[S]upport [to overturn the rule] in the Senate is uncertain. No Democrats are likely to back the effort, and Republicans, with their slim majority, can’t afford to lose more than two GOP votes. Several Republican senators have expressed reservations about voting to overturn the regulation, worried they may be portrayed as siding with banks and against consumers.Analysts with Compass Point Research & Trading LLC and Keefe, Bruyette & Woods have put the odds of the rule remaining in place at over 50%.
Sen. Lindsey Graham (R., S.C.) in an interview said he opposed the resolution, saying arbitration is “a windfall for the companies in terms of how you settle their cheating.”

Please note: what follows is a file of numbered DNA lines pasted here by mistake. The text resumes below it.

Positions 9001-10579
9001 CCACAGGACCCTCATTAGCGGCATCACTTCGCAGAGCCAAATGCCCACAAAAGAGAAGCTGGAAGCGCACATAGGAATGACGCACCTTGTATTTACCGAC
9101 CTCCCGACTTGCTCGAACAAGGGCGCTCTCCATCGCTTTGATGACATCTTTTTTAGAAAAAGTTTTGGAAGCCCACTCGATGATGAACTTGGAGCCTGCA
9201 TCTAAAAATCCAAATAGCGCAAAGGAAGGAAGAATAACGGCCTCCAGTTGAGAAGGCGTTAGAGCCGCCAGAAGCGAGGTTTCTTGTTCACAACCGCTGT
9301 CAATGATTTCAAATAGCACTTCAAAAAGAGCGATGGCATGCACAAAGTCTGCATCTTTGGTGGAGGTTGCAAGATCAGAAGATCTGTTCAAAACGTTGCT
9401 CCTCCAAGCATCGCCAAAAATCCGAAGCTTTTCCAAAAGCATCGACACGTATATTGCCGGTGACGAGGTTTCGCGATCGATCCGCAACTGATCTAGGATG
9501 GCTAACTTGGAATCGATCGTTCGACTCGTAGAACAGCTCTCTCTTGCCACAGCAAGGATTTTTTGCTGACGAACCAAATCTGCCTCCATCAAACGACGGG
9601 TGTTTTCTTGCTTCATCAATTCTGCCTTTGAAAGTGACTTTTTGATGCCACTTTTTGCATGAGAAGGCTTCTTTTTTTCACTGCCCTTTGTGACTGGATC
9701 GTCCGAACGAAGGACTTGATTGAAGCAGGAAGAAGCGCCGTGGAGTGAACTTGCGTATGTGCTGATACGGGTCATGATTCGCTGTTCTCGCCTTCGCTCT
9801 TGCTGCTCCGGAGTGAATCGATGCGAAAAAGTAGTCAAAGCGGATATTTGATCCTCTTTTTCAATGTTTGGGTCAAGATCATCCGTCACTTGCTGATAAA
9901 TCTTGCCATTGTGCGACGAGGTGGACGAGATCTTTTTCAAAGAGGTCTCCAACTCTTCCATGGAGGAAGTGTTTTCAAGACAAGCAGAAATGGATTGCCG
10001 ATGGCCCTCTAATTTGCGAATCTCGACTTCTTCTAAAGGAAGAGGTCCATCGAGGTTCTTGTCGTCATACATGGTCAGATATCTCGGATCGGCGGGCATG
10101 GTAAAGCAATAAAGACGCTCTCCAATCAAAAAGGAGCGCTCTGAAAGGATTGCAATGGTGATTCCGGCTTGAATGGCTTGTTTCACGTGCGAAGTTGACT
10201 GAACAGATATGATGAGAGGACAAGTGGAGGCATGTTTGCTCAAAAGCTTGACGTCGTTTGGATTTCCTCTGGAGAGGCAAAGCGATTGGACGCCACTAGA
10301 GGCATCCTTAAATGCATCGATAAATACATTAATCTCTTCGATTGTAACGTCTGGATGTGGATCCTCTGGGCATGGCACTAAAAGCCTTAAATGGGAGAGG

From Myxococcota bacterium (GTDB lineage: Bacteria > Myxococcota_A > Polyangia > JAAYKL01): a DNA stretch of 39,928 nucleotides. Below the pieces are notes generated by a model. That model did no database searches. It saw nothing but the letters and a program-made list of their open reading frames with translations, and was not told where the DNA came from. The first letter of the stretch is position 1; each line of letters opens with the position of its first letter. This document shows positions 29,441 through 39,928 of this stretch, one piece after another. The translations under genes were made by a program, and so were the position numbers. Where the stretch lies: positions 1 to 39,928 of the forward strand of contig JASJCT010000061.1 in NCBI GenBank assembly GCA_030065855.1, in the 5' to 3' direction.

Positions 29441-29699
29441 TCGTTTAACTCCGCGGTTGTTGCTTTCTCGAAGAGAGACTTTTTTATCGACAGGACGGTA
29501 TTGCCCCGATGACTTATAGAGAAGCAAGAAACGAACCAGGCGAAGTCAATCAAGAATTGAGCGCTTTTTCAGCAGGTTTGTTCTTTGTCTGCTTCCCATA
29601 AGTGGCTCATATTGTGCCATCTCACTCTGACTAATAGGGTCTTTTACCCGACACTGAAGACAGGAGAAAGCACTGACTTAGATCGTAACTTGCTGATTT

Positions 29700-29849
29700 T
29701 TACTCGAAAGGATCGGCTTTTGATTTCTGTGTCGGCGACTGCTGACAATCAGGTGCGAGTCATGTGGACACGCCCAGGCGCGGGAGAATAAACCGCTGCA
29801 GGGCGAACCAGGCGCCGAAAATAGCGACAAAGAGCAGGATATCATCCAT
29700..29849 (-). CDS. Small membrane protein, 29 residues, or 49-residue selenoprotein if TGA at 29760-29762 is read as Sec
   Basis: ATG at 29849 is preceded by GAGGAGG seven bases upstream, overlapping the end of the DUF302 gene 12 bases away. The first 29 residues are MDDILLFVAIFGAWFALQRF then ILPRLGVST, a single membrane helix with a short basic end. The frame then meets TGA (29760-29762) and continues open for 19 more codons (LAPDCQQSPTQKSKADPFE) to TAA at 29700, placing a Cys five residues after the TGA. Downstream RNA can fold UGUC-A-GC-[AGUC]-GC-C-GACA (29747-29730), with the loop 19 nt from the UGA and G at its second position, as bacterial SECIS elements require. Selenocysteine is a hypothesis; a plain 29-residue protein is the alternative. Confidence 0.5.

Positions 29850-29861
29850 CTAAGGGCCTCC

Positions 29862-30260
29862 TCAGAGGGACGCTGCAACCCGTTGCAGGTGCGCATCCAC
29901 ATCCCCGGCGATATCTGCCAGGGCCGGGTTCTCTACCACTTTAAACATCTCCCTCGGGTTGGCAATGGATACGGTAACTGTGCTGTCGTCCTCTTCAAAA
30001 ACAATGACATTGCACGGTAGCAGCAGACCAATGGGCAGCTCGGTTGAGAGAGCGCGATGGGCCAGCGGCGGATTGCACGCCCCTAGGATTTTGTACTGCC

“You’ve had banks and credit-card companies nickel-and-diming consumers, and one of the things that makes them think twice is the idea of a massive lawsuit,” Mr. Graham said. “Nobody is going to get a lawyer over a $10 overcharge, but when you overcharge millions of people $10, the bank or the credit-card company makes out like a bandit” in arbitration.
Other Republicans, including Sens. Susan Collins of Maine, Lisa Murkowski of Alaska and John Kennedy of Louisiana, have said they are undecided. And Sen. John McCain (R., Ariz.) may be unavailable to vote as he undergoes treatment for brain cancer.